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Mama_Cakes's avatar

Your thoughts on birth control (the pill). I'm looking for the cons.

Asked by Mama_Cakes (9829points) November 5th, 2011

Since August, my cycle has been messed up. I was advised by my doctor to go on the pill.

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22 Answers

bongo's avatar

I never had any problems with it. Might make your boobs bigger and you might put on a little weight if you aren’t careful and you may be a little moody for the first few months til your body gets used to it. I thought it was great when I was on it but I kept forgetting it so I got the implant. The implant certainly wont help with your cycle but I thought the pill was great. I know some girls who felt a bit all over the place on it but they did tend to forget the pills more often than me!
If you can remember to take it everyday its great. That was really the main downside for me.

marinelife's avatar

I took it for years. It did regulate my cycle.

Coloma's avatar

I never took it but my daughter who is turning 24 in a few weeks went on it last year to help with severe cramps and irregular cycles. She feels GREAT and has had all her symptoms abated, plus, the obvious, no risk of pregnancy with her live in boyfriend.

She really suffered, as I did, with severe cramps and I am thrilled she has found relief.

If you smoke it is not recommended.

Neizvestnaya's avatar

I spent about a decade on pills, several kinds. I bled more often in between periods than during my scheduled period. That really sucked. Aside from that and it may not pertain to you, I was one of the small percentage group of women who got pregnant on pills, twice. So many medications affect the potency of bcp’s.

janbb's avatar

I was on them in my early years and then again during menopause for fibroid tumors. Had no problems either time.

nikipedia's avatar

People respond very differently to the pill. It will probably achieve your goal of evening out your cycle, but side effects are so common that discontinuation rates are very high (39% here, 32% here, and this review reports anywhere from 25% to 50%). I personally have had very bad side effects but it has been worth it to stay on for the time being.

Judi's avatar

The pill made me an emotional roller coaster (and even worse space cadet than normal.) That was 30 years ago and I hear that the hormones are not as strong as they used to be though.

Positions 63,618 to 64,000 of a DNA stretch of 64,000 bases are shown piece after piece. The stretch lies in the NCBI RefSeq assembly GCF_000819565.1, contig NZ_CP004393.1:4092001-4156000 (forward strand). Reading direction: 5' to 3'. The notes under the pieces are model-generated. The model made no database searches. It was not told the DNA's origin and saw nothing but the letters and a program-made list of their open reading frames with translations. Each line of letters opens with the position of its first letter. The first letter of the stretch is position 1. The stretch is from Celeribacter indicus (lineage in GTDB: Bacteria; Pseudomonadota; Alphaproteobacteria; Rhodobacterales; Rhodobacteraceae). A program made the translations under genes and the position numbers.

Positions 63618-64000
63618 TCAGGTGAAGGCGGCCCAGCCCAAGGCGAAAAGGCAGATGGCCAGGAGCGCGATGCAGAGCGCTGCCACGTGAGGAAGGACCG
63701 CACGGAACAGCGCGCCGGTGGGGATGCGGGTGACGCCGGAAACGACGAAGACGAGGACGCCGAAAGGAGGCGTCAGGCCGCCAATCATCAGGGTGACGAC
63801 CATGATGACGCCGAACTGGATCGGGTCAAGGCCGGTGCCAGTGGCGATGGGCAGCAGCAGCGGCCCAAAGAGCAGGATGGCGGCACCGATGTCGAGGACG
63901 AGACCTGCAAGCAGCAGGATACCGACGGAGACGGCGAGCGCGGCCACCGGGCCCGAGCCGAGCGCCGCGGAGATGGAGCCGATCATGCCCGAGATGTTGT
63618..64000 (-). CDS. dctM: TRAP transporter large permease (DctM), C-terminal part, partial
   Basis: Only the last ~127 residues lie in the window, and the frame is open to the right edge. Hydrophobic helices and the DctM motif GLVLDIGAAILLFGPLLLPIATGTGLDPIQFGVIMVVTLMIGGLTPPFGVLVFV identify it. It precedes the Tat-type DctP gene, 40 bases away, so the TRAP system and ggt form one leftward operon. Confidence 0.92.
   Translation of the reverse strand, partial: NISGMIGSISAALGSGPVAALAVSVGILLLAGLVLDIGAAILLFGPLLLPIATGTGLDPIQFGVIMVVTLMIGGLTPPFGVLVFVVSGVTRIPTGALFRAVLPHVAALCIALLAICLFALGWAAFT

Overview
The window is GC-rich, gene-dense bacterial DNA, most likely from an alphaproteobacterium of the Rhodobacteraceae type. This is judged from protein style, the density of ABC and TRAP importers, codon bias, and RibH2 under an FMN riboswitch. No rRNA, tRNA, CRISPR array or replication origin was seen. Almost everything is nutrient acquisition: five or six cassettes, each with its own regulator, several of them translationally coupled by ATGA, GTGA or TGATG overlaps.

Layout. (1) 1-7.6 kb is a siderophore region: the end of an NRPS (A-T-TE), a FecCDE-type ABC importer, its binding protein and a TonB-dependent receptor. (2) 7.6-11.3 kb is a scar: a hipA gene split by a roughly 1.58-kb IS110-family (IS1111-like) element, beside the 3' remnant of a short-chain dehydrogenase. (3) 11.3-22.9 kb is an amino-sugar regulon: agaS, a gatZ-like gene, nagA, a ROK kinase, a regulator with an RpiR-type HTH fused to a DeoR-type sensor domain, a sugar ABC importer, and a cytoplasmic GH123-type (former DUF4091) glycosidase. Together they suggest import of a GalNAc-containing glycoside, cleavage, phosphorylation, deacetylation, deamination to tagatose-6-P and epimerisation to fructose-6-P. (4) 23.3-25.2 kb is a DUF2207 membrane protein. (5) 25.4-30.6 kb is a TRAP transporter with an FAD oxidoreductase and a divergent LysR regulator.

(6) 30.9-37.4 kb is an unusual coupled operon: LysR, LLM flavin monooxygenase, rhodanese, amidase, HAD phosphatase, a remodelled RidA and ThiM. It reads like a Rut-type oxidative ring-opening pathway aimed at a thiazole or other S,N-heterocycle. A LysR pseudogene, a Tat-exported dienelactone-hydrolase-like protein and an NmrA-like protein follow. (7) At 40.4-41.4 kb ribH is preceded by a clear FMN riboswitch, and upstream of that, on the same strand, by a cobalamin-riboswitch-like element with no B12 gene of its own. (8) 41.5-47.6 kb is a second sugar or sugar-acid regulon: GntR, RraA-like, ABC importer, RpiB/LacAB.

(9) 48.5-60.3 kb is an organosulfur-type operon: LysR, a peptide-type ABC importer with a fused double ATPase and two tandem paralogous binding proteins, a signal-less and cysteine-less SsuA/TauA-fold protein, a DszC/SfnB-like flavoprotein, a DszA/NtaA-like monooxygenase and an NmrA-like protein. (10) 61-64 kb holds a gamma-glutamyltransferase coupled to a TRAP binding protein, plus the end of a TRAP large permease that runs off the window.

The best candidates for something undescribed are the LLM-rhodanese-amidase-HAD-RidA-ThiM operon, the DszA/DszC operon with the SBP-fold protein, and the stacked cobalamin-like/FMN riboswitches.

JLeslie's avatar

I had no problems on the old fashioned pills, 21 days of hormone, 7 days no hormone. Literally not one change, period was exactly the same, no weight gain, no bust gain, nothing. If it had been a placebo pill switched on me I would not have known the difference. I took the pill for 5 years. Stopped for 2. Then again for 3 years. Then years later for three months for a medical reason. Each time no problem. When I stopped the pill like clockwork my cycle was completely normal and regular.

I do wonder if it increased my platelets, because my numbers were very high side of normal I once noticed, and whenever I get it chacked now they are very nornal. Since my father has had a blood clot, and I am genetically heterzygous for a particular clotting problem, I have to wonder if the increase in platelets was caused by the pill, and if I would be at significant risk now that I am much older.

I did get crazy taking those low dose or triphasal pills. I mean literally, emotionally I was not right, and I just felt unwell physically and mentally.

I personally don’t believe in the pill for regulating a period, in that if you are irregular there is a reason. The pill will make you regular, but it will not fix your problem. It is not a cure, it is a facade of normalcy typically. It doesn’t mean you should not consider it as treatment. How irregular are you? Did your doctor do a day 3 hormone test? Test your sugars?

Aethelflaed's avatar

The pill is really great for me. I’m crazy hormonal without them, and it really helps bring it in and make it much more tolerable. My cramps are either much less or not there, my period is only really light for 2–3 days (instead of raging heavy for the whole week), and it does effectively regulate things. So all those side effects some women get from the pills, others get relief from by taking the pill.

JLeslie's avatar

I wanted to add I have never heard of a GYN or GP doing a day 3 test or the glucose tests for PCOS which frequently are the cause of irregular periods. Reproductive endocrinologists do that testing, and most women don’t get there untill they are having trouble getting pregnant. I once had an argument, we will call it discussion with a GP on fluther about this who she herself had irregular periods since her teens, tried to explain to me why it makes sense to take BC pills to regulate, we went round and round, and then after a while she admitted she was going to go to an RE because she was having other problems or something? That she was basically unaware of the specialty previously. Exactly my point! GYN’s don’t bother to suggest it exists for young women who complain about being irregular. She had to become a doctor, and interact with many other doctors to know.